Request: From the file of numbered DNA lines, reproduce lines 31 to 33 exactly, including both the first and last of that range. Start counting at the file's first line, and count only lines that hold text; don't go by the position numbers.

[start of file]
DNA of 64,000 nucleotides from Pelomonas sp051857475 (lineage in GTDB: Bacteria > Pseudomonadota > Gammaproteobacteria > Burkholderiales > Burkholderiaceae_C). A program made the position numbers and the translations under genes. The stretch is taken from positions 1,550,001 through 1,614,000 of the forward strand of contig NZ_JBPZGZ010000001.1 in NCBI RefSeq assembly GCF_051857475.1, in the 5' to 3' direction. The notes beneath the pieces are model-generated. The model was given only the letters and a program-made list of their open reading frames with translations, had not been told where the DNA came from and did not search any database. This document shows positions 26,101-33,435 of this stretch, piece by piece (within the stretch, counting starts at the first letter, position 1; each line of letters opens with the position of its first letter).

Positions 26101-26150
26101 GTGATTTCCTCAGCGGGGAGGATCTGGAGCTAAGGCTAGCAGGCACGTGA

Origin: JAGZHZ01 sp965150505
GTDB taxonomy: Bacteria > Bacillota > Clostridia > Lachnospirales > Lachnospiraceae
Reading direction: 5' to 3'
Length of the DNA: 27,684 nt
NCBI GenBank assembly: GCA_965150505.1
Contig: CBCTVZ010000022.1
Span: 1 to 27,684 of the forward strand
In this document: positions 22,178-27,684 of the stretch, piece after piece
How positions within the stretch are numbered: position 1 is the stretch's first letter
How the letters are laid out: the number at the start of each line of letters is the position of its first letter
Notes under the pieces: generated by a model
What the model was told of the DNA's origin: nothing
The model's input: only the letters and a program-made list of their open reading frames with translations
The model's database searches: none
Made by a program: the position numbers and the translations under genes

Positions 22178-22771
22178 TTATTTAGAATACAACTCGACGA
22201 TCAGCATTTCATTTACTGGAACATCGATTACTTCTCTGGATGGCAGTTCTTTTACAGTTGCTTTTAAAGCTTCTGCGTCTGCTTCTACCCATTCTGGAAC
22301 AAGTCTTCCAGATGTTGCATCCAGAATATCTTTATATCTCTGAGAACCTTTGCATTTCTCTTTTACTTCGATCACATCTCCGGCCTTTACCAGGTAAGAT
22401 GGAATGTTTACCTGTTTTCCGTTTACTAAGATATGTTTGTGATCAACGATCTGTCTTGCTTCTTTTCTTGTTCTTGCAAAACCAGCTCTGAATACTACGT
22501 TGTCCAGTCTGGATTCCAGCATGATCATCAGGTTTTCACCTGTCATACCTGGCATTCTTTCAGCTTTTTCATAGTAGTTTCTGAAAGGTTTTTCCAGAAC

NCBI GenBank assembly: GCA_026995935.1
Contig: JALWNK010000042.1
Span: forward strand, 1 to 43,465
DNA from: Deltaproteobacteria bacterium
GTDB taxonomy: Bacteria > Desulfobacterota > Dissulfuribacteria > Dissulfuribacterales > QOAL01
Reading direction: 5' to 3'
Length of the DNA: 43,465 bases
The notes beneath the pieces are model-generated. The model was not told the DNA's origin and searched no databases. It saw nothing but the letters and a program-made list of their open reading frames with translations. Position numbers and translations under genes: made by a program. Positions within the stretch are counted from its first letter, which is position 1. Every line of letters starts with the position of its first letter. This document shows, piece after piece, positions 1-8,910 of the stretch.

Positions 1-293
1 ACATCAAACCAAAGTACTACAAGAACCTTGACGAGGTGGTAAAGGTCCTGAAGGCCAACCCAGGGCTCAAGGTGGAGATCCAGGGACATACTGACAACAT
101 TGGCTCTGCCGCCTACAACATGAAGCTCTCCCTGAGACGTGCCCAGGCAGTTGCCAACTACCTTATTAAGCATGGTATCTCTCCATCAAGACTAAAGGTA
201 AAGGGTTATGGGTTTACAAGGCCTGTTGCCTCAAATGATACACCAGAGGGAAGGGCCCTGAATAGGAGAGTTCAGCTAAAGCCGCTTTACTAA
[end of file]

Length of the DNA: 43,465 bases
The notes beneath the pieces are model-generated. The model was not told the DNA's origin and searched no databases. It saw nothing but the letters and a program-made list of their open reading frames with translations. Position numbers and translations under genes: made by a program. Positions within the stretch are counted from its first letter, which is position 1. Every line of letters starts with the position of its first letter. This document shows, piece after piece, positions 1-8,910 of the stretch.

Positions 1-293